Microsoft executives spent most of yesterday?s anti-trust trial session defending the company?s contracts with Intuit.
According to William Poole, senior vice president of business development at Microsoft, company chief Bill Gates said Intuit must agree to use Microsoft?s Internet Explorer (IE) web browser in order to appear on the Windows Channel Bar, a box which appears on the Windows 95 screen.
Poole also admitted that Gates had made it clear that Microsoft?s platinum level partners, those with close ties to the company, should promote Internet Explorer in preference to Netscape Navigator and other browsers.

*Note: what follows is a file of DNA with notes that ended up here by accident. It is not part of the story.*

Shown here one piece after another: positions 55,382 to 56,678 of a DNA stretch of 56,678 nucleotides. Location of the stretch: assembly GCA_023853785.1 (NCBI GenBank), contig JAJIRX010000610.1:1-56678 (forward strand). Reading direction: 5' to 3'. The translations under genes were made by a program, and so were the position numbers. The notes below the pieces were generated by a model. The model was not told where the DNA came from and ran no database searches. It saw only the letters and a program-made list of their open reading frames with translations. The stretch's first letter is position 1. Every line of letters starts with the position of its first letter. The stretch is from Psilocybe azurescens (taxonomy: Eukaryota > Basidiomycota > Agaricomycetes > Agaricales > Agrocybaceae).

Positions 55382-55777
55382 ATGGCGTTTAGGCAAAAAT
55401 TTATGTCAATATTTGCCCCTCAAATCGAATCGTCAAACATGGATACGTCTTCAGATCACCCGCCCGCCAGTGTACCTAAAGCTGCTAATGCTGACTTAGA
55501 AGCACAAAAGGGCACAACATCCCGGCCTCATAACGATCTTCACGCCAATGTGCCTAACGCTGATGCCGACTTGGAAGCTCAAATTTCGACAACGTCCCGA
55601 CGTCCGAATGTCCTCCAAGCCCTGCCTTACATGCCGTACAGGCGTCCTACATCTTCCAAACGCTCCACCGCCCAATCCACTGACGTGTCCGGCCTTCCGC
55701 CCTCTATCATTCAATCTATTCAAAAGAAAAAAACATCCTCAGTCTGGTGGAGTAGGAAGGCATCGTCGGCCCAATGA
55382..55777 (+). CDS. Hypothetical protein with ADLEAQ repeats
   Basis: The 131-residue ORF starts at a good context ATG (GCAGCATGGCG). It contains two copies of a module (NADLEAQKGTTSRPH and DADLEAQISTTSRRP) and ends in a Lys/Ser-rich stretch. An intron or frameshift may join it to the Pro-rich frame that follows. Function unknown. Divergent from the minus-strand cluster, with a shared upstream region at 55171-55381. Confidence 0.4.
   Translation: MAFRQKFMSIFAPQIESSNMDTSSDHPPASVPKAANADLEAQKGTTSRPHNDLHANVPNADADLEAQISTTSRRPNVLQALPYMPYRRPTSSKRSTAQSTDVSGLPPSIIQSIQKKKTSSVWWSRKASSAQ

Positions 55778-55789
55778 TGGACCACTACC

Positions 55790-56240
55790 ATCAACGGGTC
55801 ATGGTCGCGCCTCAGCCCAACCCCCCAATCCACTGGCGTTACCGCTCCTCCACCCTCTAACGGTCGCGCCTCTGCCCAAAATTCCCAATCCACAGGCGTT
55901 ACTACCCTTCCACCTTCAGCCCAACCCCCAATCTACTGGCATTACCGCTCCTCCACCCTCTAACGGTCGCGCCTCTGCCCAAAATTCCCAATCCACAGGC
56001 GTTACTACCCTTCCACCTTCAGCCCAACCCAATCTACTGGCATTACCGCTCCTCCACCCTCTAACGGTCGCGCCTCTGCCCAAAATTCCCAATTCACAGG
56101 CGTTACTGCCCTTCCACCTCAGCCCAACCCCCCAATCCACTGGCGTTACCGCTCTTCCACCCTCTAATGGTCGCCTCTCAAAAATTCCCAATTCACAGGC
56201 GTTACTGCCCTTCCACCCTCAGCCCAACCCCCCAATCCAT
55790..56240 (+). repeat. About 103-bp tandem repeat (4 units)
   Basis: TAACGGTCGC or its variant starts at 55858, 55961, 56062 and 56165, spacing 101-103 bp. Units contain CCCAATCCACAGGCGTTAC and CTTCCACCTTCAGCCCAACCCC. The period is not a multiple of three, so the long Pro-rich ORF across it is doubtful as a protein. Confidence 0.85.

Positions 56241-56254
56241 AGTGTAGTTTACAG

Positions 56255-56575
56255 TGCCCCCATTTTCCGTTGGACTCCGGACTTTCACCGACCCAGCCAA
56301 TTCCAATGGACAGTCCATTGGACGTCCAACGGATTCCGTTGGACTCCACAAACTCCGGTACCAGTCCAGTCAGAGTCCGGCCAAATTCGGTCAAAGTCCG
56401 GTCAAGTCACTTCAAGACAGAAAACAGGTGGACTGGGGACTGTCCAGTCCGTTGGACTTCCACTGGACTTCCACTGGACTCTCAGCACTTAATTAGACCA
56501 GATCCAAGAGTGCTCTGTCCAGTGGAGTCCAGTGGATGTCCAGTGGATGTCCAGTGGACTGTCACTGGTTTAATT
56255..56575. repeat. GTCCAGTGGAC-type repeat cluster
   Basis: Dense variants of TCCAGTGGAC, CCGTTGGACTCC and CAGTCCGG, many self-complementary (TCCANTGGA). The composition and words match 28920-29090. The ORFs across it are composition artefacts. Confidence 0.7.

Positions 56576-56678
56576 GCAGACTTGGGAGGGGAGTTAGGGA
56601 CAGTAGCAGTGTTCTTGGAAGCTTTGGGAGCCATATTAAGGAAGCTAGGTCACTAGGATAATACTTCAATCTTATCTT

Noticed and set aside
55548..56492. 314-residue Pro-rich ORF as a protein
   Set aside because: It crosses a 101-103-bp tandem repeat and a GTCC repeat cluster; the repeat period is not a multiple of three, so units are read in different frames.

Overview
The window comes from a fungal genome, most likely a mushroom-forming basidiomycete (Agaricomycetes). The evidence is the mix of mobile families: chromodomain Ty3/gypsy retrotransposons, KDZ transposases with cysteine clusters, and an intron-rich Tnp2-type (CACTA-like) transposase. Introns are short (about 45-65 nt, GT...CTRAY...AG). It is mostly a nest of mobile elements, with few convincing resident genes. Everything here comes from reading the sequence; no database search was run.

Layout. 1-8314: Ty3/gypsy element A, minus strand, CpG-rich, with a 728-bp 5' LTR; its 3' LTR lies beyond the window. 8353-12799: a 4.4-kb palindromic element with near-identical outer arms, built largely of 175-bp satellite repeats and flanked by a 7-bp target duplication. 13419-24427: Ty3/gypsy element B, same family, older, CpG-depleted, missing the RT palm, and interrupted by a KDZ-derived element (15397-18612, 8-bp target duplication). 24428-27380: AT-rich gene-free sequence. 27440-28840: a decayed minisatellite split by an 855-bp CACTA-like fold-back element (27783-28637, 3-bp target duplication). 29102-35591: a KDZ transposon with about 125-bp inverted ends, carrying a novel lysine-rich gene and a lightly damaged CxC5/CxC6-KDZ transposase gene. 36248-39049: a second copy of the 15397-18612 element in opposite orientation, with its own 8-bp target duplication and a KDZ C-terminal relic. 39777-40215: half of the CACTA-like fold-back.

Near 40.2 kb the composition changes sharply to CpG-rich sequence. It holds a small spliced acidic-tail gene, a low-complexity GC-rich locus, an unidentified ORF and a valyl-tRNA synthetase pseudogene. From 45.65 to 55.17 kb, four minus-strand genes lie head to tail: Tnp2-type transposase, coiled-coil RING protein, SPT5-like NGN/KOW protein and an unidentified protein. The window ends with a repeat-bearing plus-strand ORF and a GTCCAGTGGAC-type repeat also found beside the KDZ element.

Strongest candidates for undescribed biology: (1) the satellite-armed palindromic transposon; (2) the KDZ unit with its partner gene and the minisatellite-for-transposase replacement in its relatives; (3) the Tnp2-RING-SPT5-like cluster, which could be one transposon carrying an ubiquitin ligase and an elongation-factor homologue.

US government attorney David Boies also showed a Poole a 1996 memo from Gates which read: ?I was quite frank with him [Intuit chief executive William Harris] that if we had a favour we could do for him that would cost us something like $1 million, to do that in return for switching browsers in the next few months, I would be open to doing that.?
Intuit went on to ditch Navigator in 1997 following the deal with Gates.
Poole defended the negotiations, saying that Internet Explorer was a benefit that Microsoft was giving to Intuit.
However, US attorney David Boies later said that Gates? actions amounted to a ?bribe? to switch browsers.
Poole?s testimony continues today.
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